By 5:30 a.m. on Election Day, Carol Davis (Navajo) was set up at her polling site in Dilkon, Ariz., as an observer for the Democratic Party. As the coordinator and director of the Navajo environmental advocacy group Diné C.A.R.E. worked at the polls — a tradition she began as an 18-year-old — her 20-year-old children distributed sack lunches and water to voters waiting in line.
About an hour and 20 minutes west of there, Raina Roanhorse (Navajo), a Native American outreach specialist at the Arizona voter engagement organization Instituto, waited in line at her local chapter house in Wide Ruins, Ariz., to vote in tribal elections. Like many of her fellow organizers, she’d voted by mail in the general election weeks earlier.
And in the seat of the Navajo Nation — Window Rock, Ariz. — Jaynie Parrish (Navajo), a director with the Navajo County Democratic Party, coordinated volunteers getting out the vote.
During election week, the traditionally red state of Arizona shocked the nation. President-elect Joe Biden achieved and maintained a narrow lead as ballots were counted, and this week, on Thursday, Biden won Arizona’s 11 electoral votes by slightly more than 11,000 votes, according to Edison Research. He appears to have won big with the state’s Indigenous population.
Arizona is home to 22 Native American tribes spread across 20 reservations and a large urban Indian population located in Maricopa County. On Navajo Nation, 97 percent of votes have gone to Biden. Further south, on the Tohono O’odham Nation, Biden received 90 percent of votes. Elsewhere, between 70 to 90 percent of Indigenous votes have clocked in for Biden.
Local Indigenous organizers like Davis, Roanhorse and Parrish were key to getting out the vote across the state — bridging the distance between the communities they know well and the polls.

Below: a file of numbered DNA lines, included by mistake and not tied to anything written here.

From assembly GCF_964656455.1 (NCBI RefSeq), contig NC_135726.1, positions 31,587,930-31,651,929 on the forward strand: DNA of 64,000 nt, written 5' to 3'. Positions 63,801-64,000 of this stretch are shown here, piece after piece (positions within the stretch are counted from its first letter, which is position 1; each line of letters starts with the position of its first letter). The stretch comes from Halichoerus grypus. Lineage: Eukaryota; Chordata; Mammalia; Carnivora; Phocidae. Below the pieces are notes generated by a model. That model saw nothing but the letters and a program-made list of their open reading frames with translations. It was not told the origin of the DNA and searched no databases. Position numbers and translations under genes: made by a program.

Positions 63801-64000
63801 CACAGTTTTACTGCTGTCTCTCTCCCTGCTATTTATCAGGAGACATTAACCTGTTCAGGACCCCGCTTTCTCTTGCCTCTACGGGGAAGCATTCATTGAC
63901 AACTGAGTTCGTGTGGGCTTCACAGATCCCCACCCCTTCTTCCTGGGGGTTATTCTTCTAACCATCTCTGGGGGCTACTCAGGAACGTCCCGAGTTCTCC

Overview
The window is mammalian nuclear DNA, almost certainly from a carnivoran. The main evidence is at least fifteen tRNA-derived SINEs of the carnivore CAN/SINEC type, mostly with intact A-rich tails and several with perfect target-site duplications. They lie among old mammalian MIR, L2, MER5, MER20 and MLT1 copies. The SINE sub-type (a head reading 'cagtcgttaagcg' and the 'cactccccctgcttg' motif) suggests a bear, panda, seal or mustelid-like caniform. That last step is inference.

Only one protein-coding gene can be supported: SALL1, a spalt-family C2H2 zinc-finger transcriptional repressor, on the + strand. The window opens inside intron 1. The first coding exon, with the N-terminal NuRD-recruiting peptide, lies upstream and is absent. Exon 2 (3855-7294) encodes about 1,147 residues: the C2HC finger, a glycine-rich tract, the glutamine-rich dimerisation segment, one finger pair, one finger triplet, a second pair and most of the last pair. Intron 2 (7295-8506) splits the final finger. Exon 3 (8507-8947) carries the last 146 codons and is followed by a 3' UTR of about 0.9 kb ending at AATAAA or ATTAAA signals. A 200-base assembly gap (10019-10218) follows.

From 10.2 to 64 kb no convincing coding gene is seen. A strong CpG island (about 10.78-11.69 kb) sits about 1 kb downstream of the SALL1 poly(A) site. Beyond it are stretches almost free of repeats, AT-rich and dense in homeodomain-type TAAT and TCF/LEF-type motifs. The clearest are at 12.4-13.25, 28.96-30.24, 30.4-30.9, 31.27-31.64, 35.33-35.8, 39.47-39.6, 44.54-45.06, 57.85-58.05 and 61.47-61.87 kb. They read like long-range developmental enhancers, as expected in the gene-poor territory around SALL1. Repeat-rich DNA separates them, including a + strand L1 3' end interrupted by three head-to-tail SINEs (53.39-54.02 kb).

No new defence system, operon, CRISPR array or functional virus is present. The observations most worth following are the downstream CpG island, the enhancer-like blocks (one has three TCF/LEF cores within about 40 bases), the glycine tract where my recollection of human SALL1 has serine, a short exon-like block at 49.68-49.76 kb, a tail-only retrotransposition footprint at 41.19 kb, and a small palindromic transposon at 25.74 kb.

With Navajo Nation hit especially hard by the coronavirus this year, organizers had to get creative with their strategies as they registered people to vote and helped them get to the polls.
At nonpartisan Diné C.A.R.E., Davis and her team launched a phone line that people could text for voting support.
“Then we would go back and contact them, find out if they needed a ride, if they knew family members needed a ride, if they needed to find out where their polling sites were and if there was anything we could do to help them get their ballot cast,” Davis said.
In September alone, Davis estimates that her small team helped 300 voters.
Diné C.A.R.E. also invested in campaigns on social media, satellite television and radio that could be accessed across the reservation — placing a special emphasis on Navajo-language programming.
At the Navajo County Democratic Party, Parrish and her fellow organizers started out the year scrambling to help their community as it was hit by the pandemic, distributing food and water across the reservation. When they were able to switch gears to voter turnout, it was clear that they’d have to get creative to reach voters amid stay-at-home orders. They started registering voters in line for drive-through coronavirus testing. Later, as the high case counts eased, they began setting up registration tables at grocery stores and helping voters fill out registration forms from the other side of their front door.